This is something for the guys who find themselves dominating positions, but not really sealing the deal with a submission, pass, or sweep. Something I’ve noticed is that a lot of people spend a lot of the time in sparring doing very little. For example, if I get to a guy’s very dangerous half guard, I have to play clever to make sure I don’t get caught. It’s permissible, natural, and prudent to be very cautious here to prevent submissions or sweeps. But am I setting up my guard pass or am I just waiting for what he does next? Sometimes it’s hard to say. To give a specific example, I found myself getting to my training partner’s backs an awful lot in the last 6 months of the 2013, but not really doing anything with it. I was scoring my 4 points, this was good news, but sooner or later, they would escape, the round would end, or I would get frustrated at not having finished and bail into another position. So I gave myself a goal in January- ABC, stolen of course from the great Glengarry Glen Ross speech. Technique came later- my early goal was just to get a submission from this position no matter what. This was training, so I didn’t care if the guy escaped 9/10 times, I knew I had to get the game moving. Long story short, I have improved there, the rounds are more dynamic when I get to the back, I’m less frustrated, and while people still defend well and escape, they do so less and I am more prolific on the back now. My tip- get moving, get finishing.
These are a part of grappling. They’re marginally more dangerous than most arm locks but as long as you’re not training with Mongo from Blazing Saddles, you’ll be alright. Everything is safe with respect and a good atmosphere among training partners. Don’t be an idiot, tap early, you’re fine. I don’t really coach them in the early stages of your training- firstly because when applied incorrectly they have a higher potential to go wrong, and secondly because they’re a little bit of an uneconomic use of time if your grade level doesn’t allow them in competition. That being said, rules of the competitive arena change depending on whether you’re fighting BJJ, MMA, ADCC rules etc. and I believe in grappling as a total art as well. We all enjoy the “cheap!” gag when someone wristlocks us, but think of how much control it requires to make a guy tap using just his hand, or the end of his foot. That’s pretty cool.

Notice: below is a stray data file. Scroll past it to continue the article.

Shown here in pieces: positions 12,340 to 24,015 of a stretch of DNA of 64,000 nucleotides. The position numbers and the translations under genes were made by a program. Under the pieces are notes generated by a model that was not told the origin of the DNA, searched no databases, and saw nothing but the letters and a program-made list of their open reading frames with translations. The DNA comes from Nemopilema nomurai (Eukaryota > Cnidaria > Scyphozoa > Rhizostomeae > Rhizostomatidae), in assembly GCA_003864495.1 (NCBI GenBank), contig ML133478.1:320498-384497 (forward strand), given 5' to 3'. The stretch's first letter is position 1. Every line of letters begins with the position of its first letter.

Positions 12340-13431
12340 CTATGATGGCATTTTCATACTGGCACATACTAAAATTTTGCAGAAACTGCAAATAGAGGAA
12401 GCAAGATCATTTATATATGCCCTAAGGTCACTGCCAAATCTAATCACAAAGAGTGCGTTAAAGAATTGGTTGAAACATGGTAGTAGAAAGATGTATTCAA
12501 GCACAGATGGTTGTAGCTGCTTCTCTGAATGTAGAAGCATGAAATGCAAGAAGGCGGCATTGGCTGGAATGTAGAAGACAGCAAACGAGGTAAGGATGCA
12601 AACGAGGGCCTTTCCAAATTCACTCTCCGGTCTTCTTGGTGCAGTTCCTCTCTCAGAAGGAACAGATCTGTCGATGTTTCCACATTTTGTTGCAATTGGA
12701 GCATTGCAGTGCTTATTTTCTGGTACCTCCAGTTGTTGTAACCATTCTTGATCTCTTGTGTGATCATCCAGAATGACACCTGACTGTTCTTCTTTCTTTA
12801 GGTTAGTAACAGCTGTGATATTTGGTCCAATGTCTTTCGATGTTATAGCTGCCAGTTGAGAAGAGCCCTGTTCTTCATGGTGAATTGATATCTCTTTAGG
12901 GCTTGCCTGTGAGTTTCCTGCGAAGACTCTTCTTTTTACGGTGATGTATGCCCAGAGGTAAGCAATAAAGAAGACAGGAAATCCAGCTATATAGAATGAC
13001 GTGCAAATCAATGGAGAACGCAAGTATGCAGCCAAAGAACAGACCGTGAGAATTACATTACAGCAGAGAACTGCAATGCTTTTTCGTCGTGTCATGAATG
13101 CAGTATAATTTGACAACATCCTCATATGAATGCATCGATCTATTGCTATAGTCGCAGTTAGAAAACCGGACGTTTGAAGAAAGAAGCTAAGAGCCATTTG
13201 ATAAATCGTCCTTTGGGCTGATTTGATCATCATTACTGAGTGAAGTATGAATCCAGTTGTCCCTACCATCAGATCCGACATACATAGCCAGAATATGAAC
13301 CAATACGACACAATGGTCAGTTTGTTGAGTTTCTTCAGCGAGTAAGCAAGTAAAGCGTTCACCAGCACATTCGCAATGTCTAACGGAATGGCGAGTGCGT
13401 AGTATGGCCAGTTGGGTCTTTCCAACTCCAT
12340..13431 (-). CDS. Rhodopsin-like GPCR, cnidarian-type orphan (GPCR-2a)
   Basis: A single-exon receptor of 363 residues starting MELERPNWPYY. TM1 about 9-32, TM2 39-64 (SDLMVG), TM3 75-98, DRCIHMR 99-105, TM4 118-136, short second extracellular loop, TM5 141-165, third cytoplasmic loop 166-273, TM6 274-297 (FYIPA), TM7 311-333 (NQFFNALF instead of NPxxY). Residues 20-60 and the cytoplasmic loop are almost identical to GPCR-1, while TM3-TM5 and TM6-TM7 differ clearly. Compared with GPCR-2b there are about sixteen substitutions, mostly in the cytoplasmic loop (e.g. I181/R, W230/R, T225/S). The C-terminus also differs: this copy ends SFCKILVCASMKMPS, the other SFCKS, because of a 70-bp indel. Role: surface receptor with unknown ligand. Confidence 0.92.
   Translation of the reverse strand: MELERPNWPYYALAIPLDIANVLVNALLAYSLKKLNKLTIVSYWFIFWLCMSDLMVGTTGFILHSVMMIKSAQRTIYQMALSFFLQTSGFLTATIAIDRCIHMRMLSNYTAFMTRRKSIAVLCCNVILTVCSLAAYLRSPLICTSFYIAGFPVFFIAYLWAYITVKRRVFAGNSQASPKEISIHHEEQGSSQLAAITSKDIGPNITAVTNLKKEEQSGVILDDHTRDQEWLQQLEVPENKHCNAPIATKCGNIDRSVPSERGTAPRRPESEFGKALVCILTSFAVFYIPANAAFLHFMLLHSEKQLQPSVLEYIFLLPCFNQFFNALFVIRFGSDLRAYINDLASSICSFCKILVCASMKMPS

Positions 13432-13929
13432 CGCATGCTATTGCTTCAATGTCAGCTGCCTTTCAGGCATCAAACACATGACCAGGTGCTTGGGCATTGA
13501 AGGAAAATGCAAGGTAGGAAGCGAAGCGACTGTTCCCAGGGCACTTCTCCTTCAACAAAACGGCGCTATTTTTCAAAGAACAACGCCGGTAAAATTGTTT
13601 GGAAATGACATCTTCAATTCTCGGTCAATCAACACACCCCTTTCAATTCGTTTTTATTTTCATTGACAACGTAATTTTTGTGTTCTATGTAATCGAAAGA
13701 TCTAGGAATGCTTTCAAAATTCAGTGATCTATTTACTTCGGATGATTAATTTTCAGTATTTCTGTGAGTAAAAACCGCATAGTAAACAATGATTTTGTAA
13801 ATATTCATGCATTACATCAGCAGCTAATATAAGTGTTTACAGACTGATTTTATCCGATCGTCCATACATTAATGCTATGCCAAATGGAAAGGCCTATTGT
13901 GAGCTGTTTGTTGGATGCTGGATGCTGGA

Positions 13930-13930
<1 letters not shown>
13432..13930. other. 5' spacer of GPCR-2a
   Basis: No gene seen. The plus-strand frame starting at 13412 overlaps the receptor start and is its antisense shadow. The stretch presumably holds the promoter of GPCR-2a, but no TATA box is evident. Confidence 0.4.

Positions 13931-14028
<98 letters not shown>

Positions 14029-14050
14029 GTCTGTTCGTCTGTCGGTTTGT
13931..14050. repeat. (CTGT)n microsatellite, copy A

Leave your Superid at the door
You will hear that your ego should be left behind, and it should, but I think people sometimes think that having an ego means swaggering around like you own the place. Every excuse you make is your ego screwing with you. Becoming frustrated or angry with a bad session is your ego screwing with you. It is, as we’ve said above, what it is. One bad session doesn’t make you terrible any more than one good session makes you great. To use an old Dan John adage that I’m very fond of again; out of every 5 sessions you’ll have one brilliant, one terrible, and three just okay.
Learn different paces like they were techniques
This is something I’ve discovered about myself in the past year, and I really think it has improved my own grappling. Try a night or a week where you focus on slow execution of technique. Then try a week where you do the opposite and try to blitz your opponent every time with your pace and movement. I think this helps you understand the times when it’s necessary to execute quickly and the times when it’s best to sit and wait.
Enjoy it. I don’t know a single really good guy who doesn’t look like he’s having the time of his life in training.